Advice on buying/using a "creme brule torch"

Hello Orchidland,
My studio equipment is in storage so I do not have access to my torch. I understand that the small butane powered kitchen torch produces enough heat to solder small items, ie. jump rings, ring sizing, little repairs.

Sooooo I’m interested in finding out what the group wisdom is on what brand(s) are reliable and safe. Staying away from made in China. So far, Benzomatic and Dremel look good, but I’d like to hear from someone who actually uses the torch.

Your input is eagerly anticipated. Thanks everso,
Judy in Kansas!!

I have the Bernzomatic and like it a lot, but takes some getting used to if you’re accustomed to a bigger torch. The Dremel has a good reputation, too, for jewelry. I find that having two torches of different sizes is pretty convenient.


I use the Blazer brand. there are two sizes.


I have a Blazer 2000 that works well…Rob


When i was a subscriber to Andrew Berry’s “At the Bench” online jewelry making website, I was amazed that he primarily used the small butane torch for almost all projects, and the larger one for bigger jobs. Prior to that i had not realized how effective a torch they were!


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I have almost exclusively used a benzomatic air/propane torch. Only rarely oxyacetylene… The tip I used has a large brushy flame… the temperature it created was more than adequate to do almost everything except melting large batches of metal for pouring into ingots. There are smaller flame tips that are more concentrated also. The torch head came with a piezoelectric sparker which was very convenient. Once you get used to it, you will find that soldering and almost everything else is fairly easy… Other canister bottle disposable torches are fine too.

The only caveat that I have, is to use just plain propane. This is the cheapest and most cost effective fuel. MAPP gas has been reformulated. The original MAPP gas was meant for use with oxygen in industrial welding…the manufacturer quit making it due to low sales volume…there was no advantage to using it versus acetylene…The new formulation is still too expensive… The temperature that it burns in air is not that high (only about 200 degrees more) to justify the added cost.

Butane torches are another consideration. Butane contains more energy per molecule than propane. A lot of people like it. But it still burns at a lower temperature than propane.

Sorry: Blazer GT8000 not 2000…Rob


according to the blazer website, is “sounds like” they are a US manufacturer…but they might just be headquartered in US…perhaps give them a call…


I have a mini Blazer, and a larger no name one (similar to the big shot). I use both all the time, and they can handle like 90% of my soldering with no problem. The most important thing I think, is to get butane from a jewelry supply and not the hardware store. The strikers in them apparently die a lot faster if you use the “dirtier” butane. One of mine needs to be lit manually now, and it is a pain in the butt.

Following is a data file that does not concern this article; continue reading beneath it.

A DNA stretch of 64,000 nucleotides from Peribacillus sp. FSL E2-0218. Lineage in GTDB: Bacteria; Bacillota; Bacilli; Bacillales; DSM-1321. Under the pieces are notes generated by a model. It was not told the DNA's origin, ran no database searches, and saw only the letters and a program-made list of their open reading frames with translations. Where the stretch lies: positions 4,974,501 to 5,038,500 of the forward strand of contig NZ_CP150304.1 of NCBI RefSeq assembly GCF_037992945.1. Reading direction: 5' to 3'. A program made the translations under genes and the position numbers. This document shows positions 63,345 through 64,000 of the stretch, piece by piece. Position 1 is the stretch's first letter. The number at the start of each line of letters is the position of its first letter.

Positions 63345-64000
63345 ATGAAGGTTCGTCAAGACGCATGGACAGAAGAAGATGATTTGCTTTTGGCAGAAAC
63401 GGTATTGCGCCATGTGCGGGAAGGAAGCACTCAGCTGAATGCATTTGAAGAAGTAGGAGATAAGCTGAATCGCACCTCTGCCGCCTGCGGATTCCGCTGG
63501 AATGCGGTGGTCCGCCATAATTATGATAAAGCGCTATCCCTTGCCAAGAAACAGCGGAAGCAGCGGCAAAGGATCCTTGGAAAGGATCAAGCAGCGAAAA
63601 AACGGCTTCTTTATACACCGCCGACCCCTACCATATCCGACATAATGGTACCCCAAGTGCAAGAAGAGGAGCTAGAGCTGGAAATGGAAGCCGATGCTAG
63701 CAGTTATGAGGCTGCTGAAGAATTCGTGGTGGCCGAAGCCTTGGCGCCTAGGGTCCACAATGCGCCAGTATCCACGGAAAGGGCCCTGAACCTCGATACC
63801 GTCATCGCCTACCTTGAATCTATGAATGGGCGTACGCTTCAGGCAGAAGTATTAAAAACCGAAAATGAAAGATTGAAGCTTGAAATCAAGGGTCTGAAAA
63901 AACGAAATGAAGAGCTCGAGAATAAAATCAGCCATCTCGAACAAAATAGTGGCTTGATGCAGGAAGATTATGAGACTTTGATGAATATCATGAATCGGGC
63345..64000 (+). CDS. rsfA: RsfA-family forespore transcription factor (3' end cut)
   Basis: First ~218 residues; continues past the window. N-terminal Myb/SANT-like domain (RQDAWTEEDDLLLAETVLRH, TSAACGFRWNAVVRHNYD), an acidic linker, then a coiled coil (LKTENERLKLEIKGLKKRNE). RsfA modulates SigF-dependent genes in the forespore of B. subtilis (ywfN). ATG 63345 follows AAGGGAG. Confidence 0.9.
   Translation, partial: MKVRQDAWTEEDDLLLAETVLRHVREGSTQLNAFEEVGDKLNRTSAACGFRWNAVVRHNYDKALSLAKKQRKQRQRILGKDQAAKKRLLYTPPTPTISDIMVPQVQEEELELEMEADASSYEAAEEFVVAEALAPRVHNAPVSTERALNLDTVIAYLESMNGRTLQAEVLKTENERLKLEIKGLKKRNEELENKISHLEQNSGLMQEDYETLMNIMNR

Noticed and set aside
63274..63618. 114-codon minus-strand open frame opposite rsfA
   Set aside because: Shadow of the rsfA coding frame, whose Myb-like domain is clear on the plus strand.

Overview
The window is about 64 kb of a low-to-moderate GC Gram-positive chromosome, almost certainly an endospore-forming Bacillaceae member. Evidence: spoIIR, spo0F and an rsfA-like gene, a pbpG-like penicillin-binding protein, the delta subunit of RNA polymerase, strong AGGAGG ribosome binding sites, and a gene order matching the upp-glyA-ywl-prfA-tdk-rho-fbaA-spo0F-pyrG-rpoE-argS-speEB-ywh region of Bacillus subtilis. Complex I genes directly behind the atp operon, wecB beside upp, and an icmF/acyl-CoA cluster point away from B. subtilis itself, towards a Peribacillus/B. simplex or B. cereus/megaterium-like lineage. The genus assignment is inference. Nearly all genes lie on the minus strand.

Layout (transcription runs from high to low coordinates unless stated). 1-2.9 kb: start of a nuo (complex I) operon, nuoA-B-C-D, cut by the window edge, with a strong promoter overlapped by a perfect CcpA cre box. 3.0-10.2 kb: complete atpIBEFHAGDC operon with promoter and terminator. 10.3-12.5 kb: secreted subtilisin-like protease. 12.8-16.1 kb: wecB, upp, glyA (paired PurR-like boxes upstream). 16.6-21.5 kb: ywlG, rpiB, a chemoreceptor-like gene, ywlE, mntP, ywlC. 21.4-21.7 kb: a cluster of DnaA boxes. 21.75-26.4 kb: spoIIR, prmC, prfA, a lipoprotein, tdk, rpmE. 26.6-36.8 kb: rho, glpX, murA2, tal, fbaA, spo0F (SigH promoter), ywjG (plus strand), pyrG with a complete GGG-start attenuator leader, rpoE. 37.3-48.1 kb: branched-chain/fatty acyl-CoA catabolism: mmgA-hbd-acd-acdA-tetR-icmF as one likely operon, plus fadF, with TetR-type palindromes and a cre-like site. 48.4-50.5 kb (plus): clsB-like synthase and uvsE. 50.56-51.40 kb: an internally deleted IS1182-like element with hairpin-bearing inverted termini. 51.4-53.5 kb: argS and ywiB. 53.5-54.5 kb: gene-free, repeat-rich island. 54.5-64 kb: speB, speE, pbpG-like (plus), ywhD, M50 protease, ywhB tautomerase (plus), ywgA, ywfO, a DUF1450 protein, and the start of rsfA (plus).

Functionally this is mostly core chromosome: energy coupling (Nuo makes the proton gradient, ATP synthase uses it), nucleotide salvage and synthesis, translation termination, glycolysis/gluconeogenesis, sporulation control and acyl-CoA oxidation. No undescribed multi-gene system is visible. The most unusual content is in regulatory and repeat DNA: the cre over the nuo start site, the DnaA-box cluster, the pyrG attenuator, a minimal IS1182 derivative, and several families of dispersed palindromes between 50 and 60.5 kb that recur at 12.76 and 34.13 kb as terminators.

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I use almost exclusively butane torches. I only use my oxygen/propane torch for bracelets or heavier pieces. I use two different butane torches, a small one for most everyday things and a Blazer for bigger items. Much less expensive too since I can only use the disposable oxygen tanks with my torch and they are super expensive.

The best torch would be one from Home Depot or Lowe’s is the Bernzomatic butane torch. It is hot enough to do simple soldering.

Hi Judy
I’ve found that even a smallish butane torch will solder rings and most wire-based bracelets. I have a mixed butane/propane torch that uses camping gas stove cartridges to speed up soldering for heavier items or to melt silver faster. For really fast melting I use a plumbers MAPP gas torch, but find its too hot/fierce for use with rings and smaller items. For really fine items like jump rings I solder with a largish butane-fuelled cigarette lighter!!! It has a very small flame, perfect for localising heat where it’s needed. I don’t find that paying extra for Dremel is worth it. (I’m afraid that I think you’ll find most torches ARE made in China, no matter what the labels say - someone else has mentioned ‘headquartering’ in the USA, rather than manufacturing). That’s just my opinion though - I can’t prove it…

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I have half a dozen of these butane torches and have used them exclusively for years. They can do a lot, but can quickly run out of fuel on bigger jobs, so I always have several at the ready. The biggest downside I find is that unlike a ‘real’ jeweler’s torch, they’re incapable of small focused flames.

A clerk from a jewelry supply store once recommended a way to concentrate the heat from my creme brulee torch so that I could solder bigger pieces.

She said to surround the soldering setup with bricks? I don’t remember the details and I was never able to try this out. I wonder if anyone on this list has heard of this, or better yet, tried this?

If it works, would be helpful for you and for a number of us who are stuck using the small torches!

  • Sally

I have a host of them that I have tried out my most recent one is the SSC 20211 that I got from another Jeweler and I also have the Euro tool topper for the gas one canisters which is really awesome but does does a pretty high Flame. I also have the lexan which is pretty cool and I have the benzomatic one that has the almost flame like the Smith’s little torch. All of them are very very good